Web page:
- What role do Macrophages play in Tumor Immunotherapy?
- Menstrual Cycle May Affect Insulin Sensitivity
- Infection with Monkeypox Virus Induces Natural Immunity to Prevent Re-Infection
- Painkillers and Contraceptives: Risky Combination for Women
- IAEA Shutdown Soon Due to Japan Nuclear Water and Australia Submarines?
- Baby Crying Elicits Oxytocin Release in Mothers
Scientists have 3D bioprinted a vascularized tumor and successfully treated it with immunotherapy
- Nearly 300 People Food Poisoning in Japanese 130-Year Restaurant
- FDA’s First Potential TIL Therapy Review Delayed: How to Understand FDA’s “Resource Constraints”?
- A Chinese Doctor Accused of Accepting Bribes Totaling US$166 Million
- Nuclear contaminated water: Japanese government paid bribes and corrected the IAEA report
- Top 20 Companies of Instruments and Medical Equipment In The World
- The first DMD gene therapy SRP-9001 may cost 4 million US dollars
- How long can the patient live after heart stent surgery?
For the first time, Scientists have 3D bioprinted a vascularized tumor and successfully treated it with immunotherapy.
In recent years, breakthroughs have been made in the field of cancer therapy, but standardized and physiologically relevant in vitro testing platforms are still lacking. A key hurdle is the complex interplay between the tumor microenvironment and the immune response.
Therefore, researchers in this field have to rely on clinical trials to test the therapeutic effect, which ultimately limits the successful clinical translation of anticancer therapeutic drugs.
Recently, in a new study published in “Advanced Functional Materials” , a research team led by Penn State University has developed for the first time a dynamic flow-based 3D bioprinted multi-scale vascularized breast tumor model that can respond to chemotherapy drugs and immunotherapy react.
The study helps scientists understand how human immune cells interact with solid tumors and lays the foundation for the precise development of tumor models.
The use of animal experiments may no longer be necessary in the research and development of future anticancer therapies.
Immunotherapy has proven to be a promising approach in the treatment of hematological malignancies.
Essentially, the approach involves taking a patient’s immune cells out of the body and genetically editing them to be cytotoxic to cancer cells before reintroducing them into the patient’s bloodstream.
The engineered CAR-T cells need to move throughout the body, so circulation is critical. For tumors, however, this efficient cycle does not exist, so the team developed new tumor models in an attempt to better understand how tumors respond to immunotherapy.
According to the data released by the World Health Organization, breast cancer has replaced lung cancer as the number one cancer in the world. In 2020 alone, there will be as many as 2.26 million new cases worldwide.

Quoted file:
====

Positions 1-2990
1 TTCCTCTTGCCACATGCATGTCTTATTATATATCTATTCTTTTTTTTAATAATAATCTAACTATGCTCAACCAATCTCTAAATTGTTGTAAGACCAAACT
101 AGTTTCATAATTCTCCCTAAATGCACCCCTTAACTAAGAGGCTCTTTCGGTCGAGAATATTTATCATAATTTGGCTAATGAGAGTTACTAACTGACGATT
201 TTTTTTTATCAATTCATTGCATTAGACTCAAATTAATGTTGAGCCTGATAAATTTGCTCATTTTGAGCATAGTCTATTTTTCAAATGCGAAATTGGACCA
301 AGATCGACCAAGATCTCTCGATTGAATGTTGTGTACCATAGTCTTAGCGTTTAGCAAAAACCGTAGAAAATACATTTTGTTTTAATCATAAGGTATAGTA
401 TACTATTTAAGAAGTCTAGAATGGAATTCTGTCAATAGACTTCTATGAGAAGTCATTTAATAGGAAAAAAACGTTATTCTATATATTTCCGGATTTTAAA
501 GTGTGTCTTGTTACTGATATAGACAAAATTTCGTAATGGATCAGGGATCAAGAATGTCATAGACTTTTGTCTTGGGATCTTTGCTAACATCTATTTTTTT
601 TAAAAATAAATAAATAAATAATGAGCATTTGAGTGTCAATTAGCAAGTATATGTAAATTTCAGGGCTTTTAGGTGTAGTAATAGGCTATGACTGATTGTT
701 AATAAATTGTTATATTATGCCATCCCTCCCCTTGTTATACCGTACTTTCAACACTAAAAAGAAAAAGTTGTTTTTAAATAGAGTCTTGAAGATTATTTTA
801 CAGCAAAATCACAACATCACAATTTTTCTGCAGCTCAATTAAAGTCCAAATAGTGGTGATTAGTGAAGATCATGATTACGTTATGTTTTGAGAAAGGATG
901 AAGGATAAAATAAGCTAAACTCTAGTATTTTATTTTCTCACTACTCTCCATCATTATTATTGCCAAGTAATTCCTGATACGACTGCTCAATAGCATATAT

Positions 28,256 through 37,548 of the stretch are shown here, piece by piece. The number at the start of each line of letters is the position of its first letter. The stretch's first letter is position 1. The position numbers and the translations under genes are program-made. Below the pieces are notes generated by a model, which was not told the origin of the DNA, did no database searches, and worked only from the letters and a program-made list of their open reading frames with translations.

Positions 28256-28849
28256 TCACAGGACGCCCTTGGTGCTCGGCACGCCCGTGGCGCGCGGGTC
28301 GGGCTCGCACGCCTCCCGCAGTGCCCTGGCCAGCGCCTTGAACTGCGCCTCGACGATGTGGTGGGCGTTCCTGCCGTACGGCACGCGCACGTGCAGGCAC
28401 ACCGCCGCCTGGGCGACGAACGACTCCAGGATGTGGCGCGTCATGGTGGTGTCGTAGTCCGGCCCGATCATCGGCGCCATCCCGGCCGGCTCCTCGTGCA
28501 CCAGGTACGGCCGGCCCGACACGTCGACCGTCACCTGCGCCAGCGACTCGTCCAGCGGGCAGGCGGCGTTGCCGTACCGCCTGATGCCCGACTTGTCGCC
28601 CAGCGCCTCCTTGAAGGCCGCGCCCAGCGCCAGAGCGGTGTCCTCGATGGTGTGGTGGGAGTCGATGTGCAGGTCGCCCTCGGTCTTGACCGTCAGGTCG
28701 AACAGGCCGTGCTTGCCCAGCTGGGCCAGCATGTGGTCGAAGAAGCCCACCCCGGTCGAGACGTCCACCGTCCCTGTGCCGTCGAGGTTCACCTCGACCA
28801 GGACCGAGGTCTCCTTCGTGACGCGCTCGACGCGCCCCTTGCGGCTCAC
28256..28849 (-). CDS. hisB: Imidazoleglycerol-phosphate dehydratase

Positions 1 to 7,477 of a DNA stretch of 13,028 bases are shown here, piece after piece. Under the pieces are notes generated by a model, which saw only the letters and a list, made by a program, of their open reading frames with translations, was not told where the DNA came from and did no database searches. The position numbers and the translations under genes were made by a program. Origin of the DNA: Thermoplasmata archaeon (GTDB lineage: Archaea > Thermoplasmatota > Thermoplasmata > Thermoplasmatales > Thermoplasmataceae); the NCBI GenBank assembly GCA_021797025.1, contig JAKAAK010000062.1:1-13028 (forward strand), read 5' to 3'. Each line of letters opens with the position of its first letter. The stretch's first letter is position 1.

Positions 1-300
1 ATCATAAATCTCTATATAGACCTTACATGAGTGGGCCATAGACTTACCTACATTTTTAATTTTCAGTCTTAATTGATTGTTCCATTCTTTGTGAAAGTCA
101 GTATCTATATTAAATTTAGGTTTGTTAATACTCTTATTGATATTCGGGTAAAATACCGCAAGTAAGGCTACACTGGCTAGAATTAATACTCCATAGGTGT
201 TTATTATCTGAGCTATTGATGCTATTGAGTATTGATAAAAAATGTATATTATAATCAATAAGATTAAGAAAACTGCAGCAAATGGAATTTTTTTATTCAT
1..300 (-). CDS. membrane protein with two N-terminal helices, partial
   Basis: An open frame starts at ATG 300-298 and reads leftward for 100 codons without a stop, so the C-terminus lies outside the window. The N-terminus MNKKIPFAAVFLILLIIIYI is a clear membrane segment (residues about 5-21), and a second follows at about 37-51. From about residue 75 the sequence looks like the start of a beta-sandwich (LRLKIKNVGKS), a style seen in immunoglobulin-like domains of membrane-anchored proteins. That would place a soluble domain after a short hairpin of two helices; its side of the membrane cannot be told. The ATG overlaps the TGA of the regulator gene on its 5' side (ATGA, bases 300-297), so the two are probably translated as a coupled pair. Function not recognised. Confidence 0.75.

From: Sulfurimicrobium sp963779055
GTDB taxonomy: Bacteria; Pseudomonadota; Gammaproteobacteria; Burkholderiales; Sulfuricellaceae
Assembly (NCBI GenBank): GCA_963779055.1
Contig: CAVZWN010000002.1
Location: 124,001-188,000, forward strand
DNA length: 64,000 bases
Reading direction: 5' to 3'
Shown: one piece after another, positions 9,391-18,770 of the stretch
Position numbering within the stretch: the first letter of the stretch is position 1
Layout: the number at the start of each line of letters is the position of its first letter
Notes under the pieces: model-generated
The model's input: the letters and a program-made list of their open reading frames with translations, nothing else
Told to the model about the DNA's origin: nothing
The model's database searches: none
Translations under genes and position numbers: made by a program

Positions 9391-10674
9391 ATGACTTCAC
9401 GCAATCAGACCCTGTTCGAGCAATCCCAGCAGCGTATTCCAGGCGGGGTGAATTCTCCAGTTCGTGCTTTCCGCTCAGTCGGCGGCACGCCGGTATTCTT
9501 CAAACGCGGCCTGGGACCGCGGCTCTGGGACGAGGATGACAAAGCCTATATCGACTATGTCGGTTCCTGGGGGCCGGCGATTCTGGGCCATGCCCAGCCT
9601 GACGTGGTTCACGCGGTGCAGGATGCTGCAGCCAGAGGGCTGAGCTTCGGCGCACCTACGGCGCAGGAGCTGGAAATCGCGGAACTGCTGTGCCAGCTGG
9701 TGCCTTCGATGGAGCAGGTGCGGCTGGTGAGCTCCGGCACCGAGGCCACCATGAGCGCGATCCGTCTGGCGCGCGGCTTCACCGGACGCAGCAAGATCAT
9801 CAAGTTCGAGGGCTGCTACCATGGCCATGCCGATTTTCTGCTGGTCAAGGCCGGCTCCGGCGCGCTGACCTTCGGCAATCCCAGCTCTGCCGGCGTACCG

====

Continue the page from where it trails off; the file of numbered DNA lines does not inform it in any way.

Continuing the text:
In the new study, the team investigated CAR-T-induced cytotoxicity for the first time in the vascularized and dynamically flowing breast tumor microenvironment.
Using suction-assisted bioprinting, heterogeneous tumors composed of human endothelial cells, cancer cells, and fibroblasts were precisely bioprinted at specific locations in the central vasculature.
The addition of endothelial cells to cancer cells vascularizes the tumor, providing an ideal co-culture model for studying tumor-endothelial interactions in vitro.
RNA-sequencing of the heterogeneous tumor microenvironment revealed upregulated genes in tumor models that positively affected metastasis and angiogenesis in the presence of human dermal fibroblasts.
In this vascularized and dynamic tumor microenvironment, researchers effectively studied the efficacy of chemotherapy and CAR-T cell-based immunotherapy.
They first tested the accuracy of the tumor model by infusing it for 72 hours with doxorubicin, an anthracycline chemotherapy drug commonly used to treat breast cancer .
The results showed that the 3D bioprinted tumors responded to chemotherapy, resulting in a dose-dependent reduction in tumor volume.
They then used human CAR-T cells designed to recognize the epidermal growth factor receptor 2 (HER2) on aggressive breast cancer cells.
After the gene-edited CAR-T cells circulated in the tumor for 72 hours, the researchers found that extensive CAR-T cell recruitment to endothelial cells, a large number of T cell activation and infiltration into the tumor site, resulting in an approximately 70% reduction in tumor volume .
Precise control over tumor spatial location confirmed that tumor distance from perfused vasculature affects tumor angiogenesis and cancer invasion, two cardinal hallmarks of cancer.
In conclusion, this study devised a method to study CAR-T interaction with solid tumors in the vascularized tumor microenvironment, thereby opening new avenues for understanding and developing more targeted therapeutic strategies.
For the first time, Scientists have 3D bioprinted a vascularized tumor and successfully treated it with immunotherapy
(source:internet, reference only)